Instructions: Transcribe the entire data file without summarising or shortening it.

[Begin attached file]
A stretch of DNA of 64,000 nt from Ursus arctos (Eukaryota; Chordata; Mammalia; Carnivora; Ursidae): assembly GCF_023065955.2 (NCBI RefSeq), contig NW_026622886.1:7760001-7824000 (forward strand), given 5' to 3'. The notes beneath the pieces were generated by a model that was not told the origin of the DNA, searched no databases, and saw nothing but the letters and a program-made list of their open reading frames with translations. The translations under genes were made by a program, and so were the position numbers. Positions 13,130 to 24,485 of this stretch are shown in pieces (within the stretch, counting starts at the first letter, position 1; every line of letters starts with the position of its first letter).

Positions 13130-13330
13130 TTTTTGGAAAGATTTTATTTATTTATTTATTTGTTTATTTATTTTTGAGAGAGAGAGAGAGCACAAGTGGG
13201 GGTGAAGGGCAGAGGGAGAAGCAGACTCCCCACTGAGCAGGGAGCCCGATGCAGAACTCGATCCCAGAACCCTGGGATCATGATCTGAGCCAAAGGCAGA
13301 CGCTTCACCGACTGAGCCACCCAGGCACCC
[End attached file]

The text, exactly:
A stretch of DNA of 64,000 nt from Ursus arctos (Eukaryota; Chordata; Mammalia; Carnivora; Ursidae): assembly GCF_023065955.2 (NCBI RefSeq), contig NW_026622886.1:7760001-7824000 (forward strand), given 5' to 3'. The notes beneath the pieces were generated by a model that was not told the origin of the DNA, searched no databases, and saw nothing but the letters and a program-made list of their open reading frames with translations. The translations under genes were made by a program, and so were the position numbers. Positions 13,130 to 24,485 of this stretch are shown in pieces (within the stretch, counting starts at the first letter, position 1; every line of letters starts with the position of its first letter).

Positions 13130-13330
13130 TTTTTGGAAAGATTTTATTTATTTATTTATTTGTTTATTTATTTTTGAGAGAGAGAGAGAGCACAAGTGGG
13201 GGTGAAGGGCAGAGGGAGAAGCAGACTCCCCACTGAGCAGGGAGCCCGATGCAGAACTCGATCCCAGAACCCTGGGATCATGATCTGAGCCAAAGGCAGA
13301 CGCTTCACCGACTGAGCCACCCAGGCACCC